WASHINGTON — The oil company behind the largest offshore oil spill in U.S. history can once again perform work for the federal government.
Under an agreement reached Thursday with the Environmental Protection Agency, more than two dozen BP entities and its Houston oil production and exploration arm can secure new government contracts.
The company had been suspended from performing any new government work since November 2012, after BP agreed to plead guilty and to pay a $4.5 billion fine for criminal charges involving the death of 11 workers and lying to Congress about how much oil was spilling into the Gulf of Mexico.
The temporary ban barred the oil company for 16 months from leasing more offshore oil and gas properties and renewing fuel contracts with the U.S. military. The decision comes just before the Department of Interior will offer more than 40 million acres for oil and gas exploration and development in the Gulf of Mexico in March lease sales.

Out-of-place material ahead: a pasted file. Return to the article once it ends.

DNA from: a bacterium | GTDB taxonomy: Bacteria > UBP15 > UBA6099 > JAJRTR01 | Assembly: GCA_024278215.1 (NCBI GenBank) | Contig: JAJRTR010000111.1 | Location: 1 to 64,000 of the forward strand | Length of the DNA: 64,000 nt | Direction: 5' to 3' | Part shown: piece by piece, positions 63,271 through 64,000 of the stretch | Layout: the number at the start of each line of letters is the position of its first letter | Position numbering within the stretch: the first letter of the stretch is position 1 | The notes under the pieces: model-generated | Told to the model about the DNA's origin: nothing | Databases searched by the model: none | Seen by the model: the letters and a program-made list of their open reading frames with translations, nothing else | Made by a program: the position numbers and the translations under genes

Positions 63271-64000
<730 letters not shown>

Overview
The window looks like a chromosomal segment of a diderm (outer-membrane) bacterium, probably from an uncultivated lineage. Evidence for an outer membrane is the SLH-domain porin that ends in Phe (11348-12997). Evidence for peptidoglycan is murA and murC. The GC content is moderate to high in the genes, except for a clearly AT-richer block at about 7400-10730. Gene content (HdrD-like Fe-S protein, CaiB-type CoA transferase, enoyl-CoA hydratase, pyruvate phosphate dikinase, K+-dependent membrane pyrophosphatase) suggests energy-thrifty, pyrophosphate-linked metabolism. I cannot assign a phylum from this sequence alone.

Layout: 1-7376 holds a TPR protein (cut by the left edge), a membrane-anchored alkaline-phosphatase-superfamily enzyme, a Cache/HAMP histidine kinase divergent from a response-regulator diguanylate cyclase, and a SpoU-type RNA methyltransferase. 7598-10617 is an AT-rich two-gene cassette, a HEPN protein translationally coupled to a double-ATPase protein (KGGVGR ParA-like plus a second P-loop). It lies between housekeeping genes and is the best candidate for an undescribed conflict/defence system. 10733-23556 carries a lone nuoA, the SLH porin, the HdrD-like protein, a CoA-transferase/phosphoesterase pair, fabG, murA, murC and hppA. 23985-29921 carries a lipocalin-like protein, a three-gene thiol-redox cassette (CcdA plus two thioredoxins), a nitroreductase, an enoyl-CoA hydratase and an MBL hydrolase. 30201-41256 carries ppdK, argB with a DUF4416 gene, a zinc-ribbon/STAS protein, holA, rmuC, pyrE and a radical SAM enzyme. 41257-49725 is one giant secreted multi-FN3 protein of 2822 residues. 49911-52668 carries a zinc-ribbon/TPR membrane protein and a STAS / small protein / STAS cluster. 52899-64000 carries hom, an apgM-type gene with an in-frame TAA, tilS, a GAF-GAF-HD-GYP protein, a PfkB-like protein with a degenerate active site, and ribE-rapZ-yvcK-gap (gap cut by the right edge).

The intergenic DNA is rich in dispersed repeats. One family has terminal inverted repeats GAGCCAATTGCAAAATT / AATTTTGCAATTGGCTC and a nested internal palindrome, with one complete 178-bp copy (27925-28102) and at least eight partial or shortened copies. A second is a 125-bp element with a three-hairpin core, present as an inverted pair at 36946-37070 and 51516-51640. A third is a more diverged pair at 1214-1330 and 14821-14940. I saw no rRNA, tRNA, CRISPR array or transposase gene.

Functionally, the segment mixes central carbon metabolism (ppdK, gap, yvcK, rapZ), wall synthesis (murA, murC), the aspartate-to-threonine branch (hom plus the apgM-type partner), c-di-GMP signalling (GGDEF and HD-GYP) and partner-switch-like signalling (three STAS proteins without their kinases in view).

For five years, BP will have to abide by a series of ethics, safety and other requirements. An independent auditor will also verify its compliance with the deal.
Tyson Slocum, director of Public Citizen's Energy Program, criticized the move for letting BP "off the hook." The company "has failed to prove that it is a responsible contractor deserving of lucrative taxpayer deals," he said.
The April 2010 spill occurred after BP's Macondo well blew out, causing the Deepwater Horizon drilling rig to explode, killing 11 workers. Millions of gallons of oil spewed into the gulf, with crude soiling shoreline and beaches from Louisiana to Florida.